In other words, the TCC was in the same impasse as N.O.W. It could talk about maternity services but not about the subject at hand, abortion. It could only answer the questions which nobody had bothered to ask. Its simulacrum of Christian cooperation could not even agree to commend the eminently Christian initiative of the state attorney general. Frighteningly, an ecumenical politics had so hamstrung Catholic politics that a secular state government could act more decisively for human life than the local Roman Catholic Church!

Case 3. National Level. A number of figures of national stature in the ecumenical movement gathered on January 31 in New York at the famous cathedral of St. John the Divine. They were participants at a panel discussion on “What Will the Abortion Issue Do to Ecumenical Efforts?” I cite the report in Religious News Service, February 1:

Debate over abortion could be “catastrophic” for the ecumenical movement “if we let it be,” Dr. Cynthia Wedel, immediate past-president of the National Council of Churches, warned here. But if the Churches learn how to work together across the lines of disagreement, she said, they could discover things important not only for the Churches but for everyone living in a pluralistic society… Catholics should be wary of trying to enforce by law a position meeting with such deep opposition of thoughtful and conscientious people of other faiths, said Father Herbert W. Rogers, S.J., an assistant professor of theology at Fordham University.

He also suggested that it might be possible for Catholic theology to develop a somewhat different position on abortion. …

In reference to the ecumenical problems posed by the abortion issue, he said that calling abortionists “murderers” is imposing on them the standards of a religious faith they do not share. …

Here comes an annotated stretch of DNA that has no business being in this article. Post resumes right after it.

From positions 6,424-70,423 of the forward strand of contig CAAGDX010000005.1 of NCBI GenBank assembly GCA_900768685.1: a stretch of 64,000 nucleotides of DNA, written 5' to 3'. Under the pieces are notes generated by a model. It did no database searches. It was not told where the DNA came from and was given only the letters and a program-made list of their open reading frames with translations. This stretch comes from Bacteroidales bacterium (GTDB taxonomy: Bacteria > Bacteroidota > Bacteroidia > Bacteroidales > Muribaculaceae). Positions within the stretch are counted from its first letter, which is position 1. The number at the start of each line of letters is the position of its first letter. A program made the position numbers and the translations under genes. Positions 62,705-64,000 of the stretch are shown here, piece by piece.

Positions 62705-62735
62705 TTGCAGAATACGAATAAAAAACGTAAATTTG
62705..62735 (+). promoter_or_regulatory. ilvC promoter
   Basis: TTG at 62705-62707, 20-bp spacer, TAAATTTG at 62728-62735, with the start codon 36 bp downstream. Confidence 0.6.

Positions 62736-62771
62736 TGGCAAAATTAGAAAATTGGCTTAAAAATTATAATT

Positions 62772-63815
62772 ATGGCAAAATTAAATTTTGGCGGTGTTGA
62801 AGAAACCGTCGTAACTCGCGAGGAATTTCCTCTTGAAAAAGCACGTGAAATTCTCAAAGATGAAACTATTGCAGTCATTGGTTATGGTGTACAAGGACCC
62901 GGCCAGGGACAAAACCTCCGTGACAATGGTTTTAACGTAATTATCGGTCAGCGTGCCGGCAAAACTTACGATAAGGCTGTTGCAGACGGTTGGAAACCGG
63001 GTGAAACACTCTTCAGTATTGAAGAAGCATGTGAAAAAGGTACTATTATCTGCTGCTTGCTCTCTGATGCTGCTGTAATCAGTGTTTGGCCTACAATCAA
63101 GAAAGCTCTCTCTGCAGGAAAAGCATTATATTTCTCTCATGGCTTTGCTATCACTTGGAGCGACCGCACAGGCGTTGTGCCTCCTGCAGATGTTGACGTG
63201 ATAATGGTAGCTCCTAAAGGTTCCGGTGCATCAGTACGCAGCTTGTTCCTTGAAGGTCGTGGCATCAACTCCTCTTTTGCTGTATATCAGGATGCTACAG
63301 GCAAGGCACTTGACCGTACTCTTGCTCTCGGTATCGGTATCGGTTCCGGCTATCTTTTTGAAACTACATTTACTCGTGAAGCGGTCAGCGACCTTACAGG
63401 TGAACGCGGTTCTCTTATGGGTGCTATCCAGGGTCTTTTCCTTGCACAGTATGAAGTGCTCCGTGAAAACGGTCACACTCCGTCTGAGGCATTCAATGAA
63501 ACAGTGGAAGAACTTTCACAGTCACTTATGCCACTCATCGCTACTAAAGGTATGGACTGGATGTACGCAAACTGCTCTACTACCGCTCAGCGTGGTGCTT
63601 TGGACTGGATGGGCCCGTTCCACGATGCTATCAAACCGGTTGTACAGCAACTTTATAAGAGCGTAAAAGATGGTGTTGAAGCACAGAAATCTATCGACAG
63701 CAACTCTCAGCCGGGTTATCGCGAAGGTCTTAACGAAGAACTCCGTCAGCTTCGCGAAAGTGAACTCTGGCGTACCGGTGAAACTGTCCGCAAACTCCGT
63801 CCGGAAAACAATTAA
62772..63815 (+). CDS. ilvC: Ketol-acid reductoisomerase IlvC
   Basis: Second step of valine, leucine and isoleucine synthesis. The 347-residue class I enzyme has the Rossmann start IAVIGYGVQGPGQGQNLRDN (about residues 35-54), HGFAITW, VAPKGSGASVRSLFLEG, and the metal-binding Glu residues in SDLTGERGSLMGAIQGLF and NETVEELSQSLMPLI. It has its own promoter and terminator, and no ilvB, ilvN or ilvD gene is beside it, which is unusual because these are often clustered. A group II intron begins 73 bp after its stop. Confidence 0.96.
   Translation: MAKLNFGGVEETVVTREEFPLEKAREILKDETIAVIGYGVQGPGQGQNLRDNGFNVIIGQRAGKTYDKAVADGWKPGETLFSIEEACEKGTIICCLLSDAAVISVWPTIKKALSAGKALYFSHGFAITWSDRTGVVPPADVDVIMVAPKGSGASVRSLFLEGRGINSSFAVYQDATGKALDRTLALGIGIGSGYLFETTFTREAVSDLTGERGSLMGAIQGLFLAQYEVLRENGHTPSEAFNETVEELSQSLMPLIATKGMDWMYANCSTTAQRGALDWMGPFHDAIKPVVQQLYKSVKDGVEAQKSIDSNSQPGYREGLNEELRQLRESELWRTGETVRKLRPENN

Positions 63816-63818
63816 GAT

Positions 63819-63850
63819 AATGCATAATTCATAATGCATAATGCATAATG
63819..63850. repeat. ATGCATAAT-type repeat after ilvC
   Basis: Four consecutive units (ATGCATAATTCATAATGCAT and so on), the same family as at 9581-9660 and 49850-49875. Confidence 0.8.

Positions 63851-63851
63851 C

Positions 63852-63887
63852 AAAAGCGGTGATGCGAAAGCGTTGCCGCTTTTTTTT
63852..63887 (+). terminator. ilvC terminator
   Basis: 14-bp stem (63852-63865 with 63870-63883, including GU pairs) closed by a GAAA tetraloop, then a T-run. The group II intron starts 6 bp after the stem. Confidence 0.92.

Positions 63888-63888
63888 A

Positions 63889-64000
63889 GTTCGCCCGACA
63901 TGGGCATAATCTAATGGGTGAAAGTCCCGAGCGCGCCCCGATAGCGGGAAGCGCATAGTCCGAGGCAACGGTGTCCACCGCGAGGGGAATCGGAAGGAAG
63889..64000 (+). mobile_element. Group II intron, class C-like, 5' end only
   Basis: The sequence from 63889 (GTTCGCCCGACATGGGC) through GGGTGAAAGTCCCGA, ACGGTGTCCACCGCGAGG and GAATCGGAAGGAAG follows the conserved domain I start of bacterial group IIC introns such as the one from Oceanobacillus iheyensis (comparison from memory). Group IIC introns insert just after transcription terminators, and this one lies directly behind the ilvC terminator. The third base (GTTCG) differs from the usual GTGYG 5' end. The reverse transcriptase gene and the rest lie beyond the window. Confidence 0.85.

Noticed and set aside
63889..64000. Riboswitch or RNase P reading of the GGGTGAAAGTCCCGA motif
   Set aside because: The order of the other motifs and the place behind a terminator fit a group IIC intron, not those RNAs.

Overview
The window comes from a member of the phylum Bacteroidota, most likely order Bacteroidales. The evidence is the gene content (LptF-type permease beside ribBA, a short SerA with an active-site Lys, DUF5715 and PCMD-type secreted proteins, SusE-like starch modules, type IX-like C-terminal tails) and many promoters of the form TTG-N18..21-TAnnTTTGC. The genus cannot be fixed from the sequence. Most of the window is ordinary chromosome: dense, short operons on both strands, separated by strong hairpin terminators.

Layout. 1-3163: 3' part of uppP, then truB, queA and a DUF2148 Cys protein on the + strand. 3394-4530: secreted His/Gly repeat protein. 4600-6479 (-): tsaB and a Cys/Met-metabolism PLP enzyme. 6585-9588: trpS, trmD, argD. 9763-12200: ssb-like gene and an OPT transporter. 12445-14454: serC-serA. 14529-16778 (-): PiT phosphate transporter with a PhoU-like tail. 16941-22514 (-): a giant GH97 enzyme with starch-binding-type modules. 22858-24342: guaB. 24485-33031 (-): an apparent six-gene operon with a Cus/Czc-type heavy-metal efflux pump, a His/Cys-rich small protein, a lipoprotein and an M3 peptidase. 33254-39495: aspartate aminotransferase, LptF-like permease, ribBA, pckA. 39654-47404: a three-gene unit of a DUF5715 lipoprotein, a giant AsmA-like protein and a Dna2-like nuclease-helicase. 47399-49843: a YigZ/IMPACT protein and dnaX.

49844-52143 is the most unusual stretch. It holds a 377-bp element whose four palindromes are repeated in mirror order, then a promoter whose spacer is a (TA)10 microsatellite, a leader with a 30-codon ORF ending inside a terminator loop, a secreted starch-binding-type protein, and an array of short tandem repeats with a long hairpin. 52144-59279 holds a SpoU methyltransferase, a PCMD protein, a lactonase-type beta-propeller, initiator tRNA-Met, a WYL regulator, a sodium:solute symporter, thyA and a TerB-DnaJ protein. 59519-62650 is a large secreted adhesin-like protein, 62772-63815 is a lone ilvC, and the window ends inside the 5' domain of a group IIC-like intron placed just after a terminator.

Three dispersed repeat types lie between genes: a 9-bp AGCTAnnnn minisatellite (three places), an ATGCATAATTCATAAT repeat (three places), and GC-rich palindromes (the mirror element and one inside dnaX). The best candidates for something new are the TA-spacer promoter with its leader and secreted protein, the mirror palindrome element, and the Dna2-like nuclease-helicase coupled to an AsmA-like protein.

“It may be that God called the modern ecumenical movement into being in order that the Churches might learn the skills everyone would need in a pluralistic society,” [Dr. Wedel] said.

Again, a dozen points deserve attack, but I pass over all but one. With special clarity, from this incident, emerges the fact that the abortion crisis has forced those committed to ecumenism-as-usual to articulate a new rationale for their activities. Nobody can now believe that Christian reunion is at hand. Common witness is impossible. Cooperation in service is unthinkable (for “service” includes the Clergy Abortion Referral Service). Therefore: official ecumenism is now discovered to be “providential” because it will help to develop “skills” in pluralistic living.

First, a political comment. “Pluralism” in contemporary America means exactly one thing: the exclusion of Catholic values from public policy and (reflexively) the acquiesence of Catholics in that exclusion. Thus the rationale for continued ecumenism (RC-loves-NCC variety) is the rationale for a Catholic acceptance of political defeat. Defeat? Not even that! It is the rationale for never fighting in the first place. Hence it is the most “conservative” rationale possible: the one course of action which promises to leave the present post-Protestant and secularist elite absolutely in control of the destinies of America’s Catholic millions.

Secondly, a theological comment. Ecumenism is not an exercise in pluralistic manners. It is a serious attempt to restore Christian unity. According to the mind of Vatican II, successful ecumenism is precisely an ever growing unity in credal proclamation; in the absence of such unity, “ecumenical” efforts can never be anything but superficial irenicism or purely humanitarian social service. The inevitable question, therefore, is whether “ecumenical” relations with Protestant bodies that support abortion can really deserve the name. They have shown themselves unprepared to maintain any element of the Christian moral heritage which seriously conflicts with prevalent secular thinking. In an analogy which is not at all far-fetched, these churches can be called a Volkschristliche movement. Therefore the question that must be faced, no matter how painful it may be, is whether ecumenical relations with the NCC must not be terminated or at least radically de-emphasized precisely in the name of authentic ecumenism itself.